Spain: EPC contract signed for 300 MW subsidy-free PV plant


Metka, a subsidiary of Athens-headquartered Mytilineos, yesterday signed a €192.5 million contract in Athens with Talasol Solar S.L., owned by Ellomay Capital Ltd, to undertake the EPC work for one of Spain’s largest unsubsidized solar PV projects, the so-called Talasol Project.

The project will be located in the municipality of Talaván, near Cáceres, in the southern region of Extremadura.

In a statement released, Metka said that apart from the EPC work, the scope of the collaboration includes “the ancillary facilities for injecting power into the grid, including a 400 kV step-up substation, the high voltage interconnection line to the point of connection to the grid and performance of two years of operation and maintenance (O&M) services.”

A spokesperson for Metka additionally told pv magazine that the company “hopes the construction will start in the fourth quarter of 2018 and the project duration will be 16 months.”

Earlier in January, Israel’s Ellomay Capital Ltd said that depending on the EPC cost, it expected that “the Talasol Project's CAPEX will amount to approximately €200 million, including development costs of approximately €20 million and interest of approximately €7 million.”


When asked about project financing, Metka preferred not to provide any details, stating that “since we are the EPC, it [financing] is handled by the owner.”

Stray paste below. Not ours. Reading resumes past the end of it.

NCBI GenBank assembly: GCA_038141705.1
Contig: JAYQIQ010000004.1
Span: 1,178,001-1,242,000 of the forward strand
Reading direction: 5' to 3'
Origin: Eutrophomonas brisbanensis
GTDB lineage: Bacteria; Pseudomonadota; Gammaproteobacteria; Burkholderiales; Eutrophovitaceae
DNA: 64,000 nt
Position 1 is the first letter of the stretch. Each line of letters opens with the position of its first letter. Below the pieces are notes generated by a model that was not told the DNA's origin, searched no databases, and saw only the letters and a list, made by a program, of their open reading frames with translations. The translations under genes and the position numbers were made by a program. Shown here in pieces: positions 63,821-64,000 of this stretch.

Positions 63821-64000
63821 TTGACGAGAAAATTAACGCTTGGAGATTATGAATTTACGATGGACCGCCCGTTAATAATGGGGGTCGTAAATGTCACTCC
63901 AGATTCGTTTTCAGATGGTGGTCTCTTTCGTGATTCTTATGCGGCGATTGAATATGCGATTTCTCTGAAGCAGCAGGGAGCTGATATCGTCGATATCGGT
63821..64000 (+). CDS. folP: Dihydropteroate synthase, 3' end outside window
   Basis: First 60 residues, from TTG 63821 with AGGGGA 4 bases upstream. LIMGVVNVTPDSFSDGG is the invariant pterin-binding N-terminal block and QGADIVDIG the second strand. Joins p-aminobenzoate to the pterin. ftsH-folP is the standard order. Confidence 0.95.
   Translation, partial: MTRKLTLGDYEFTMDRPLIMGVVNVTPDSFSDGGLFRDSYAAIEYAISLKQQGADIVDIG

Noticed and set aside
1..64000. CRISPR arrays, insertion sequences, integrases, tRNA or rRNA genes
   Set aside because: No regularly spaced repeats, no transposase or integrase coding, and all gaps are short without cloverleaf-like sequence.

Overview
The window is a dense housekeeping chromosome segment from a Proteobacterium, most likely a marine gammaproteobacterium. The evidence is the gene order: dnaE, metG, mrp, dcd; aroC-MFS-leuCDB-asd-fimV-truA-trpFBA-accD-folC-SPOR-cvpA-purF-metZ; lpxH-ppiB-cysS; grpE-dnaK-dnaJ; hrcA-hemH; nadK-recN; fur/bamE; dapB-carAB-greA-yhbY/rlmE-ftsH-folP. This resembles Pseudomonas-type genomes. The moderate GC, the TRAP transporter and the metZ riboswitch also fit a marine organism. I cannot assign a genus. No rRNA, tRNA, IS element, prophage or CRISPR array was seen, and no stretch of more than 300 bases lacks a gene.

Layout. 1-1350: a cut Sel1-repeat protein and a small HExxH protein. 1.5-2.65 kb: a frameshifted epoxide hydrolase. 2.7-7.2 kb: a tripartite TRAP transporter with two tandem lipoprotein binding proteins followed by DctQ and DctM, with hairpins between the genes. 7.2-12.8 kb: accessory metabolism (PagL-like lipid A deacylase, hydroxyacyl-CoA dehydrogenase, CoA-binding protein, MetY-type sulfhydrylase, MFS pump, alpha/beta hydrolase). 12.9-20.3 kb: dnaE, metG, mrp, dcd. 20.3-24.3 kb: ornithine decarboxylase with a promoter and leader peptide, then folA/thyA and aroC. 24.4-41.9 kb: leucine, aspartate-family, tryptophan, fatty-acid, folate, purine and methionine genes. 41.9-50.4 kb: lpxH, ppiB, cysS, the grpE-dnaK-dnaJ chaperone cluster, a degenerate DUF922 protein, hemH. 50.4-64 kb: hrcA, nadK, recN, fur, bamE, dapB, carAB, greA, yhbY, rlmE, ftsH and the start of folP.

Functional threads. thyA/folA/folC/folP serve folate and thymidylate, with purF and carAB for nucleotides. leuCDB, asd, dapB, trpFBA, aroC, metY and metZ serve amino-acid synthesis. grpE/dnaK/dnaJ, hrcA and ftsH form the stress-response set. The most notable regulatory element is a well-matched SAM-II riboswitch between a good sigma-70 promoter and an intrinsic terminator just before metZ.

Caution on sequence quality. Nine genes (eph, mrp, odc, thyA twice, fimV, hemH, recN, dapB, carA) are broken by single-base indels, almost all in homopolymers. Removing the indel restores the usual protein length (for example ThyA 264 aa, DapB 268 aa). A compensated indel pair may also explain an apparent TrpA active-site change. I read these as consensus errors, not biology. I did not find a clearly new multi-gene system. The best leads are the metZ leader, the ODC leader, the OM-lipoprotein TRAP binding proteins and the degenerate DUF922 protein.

pv magazine, however, previously reported that Ellomay had entered into an agreement with Germany’s Deutsche Bank for the structuring of non-recourse senior debt financing for the project, with the possibility that the European Investment Bank (EIB) will also inject financing into the Talasol project.

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In January, Ellomay said that “the power produced by the Talasol Project is expected to be sold by Talasol to the open market for the then current market power price.” It added that it has secured a binding term sheet with an undisclosed international hedge provider, which effectively hedges the PV farm’s power purchase agreement (PPA) against price fluctuations.

Thus, should the wholesale market electricity price go “below a price underpinned by the PPA, the Hedging Provider will pay Talasol the difference between the market price and the underpinned price, and if the market price is above the underpinned price, Talasol will pay the Hedging Provider the difference between the market price and the underpinned price,” said Ellomay Capital.

The hedged production under the PPA is currently expected to be between 3,500 to 3,700 GWh during a fixed term of 10 years, commencing shortly after commercial operation of the Talasol project commences.

Signalling a new era

The defining characteristic of this project is that is subsidy-free, signaling a new era for renewable energy development in Spain. This sentiment was underlined at Genera 2018, which was held June 13 to 15 in Madrid, Spain. Among the four key solar takeaways from the event was the feeling that the renewed activity in Spain’s large-scale sector is helping to reanimate the country’s solar industry.

Indeed, with around 3.9 GW of allocated solar power in last year’s auction – all of which is due to come online by the end of next year – and more than 800 MW of solar parks that have already secured a private PPA, Spain is on track to once again become Europe’s largest market, in 2019. “Already this year we may see the first unsubsidized solar parks being connected to the grid, as a result of continuing activity in the private PPA segment,” UNEF president Donoso told pv magazine at Genera.

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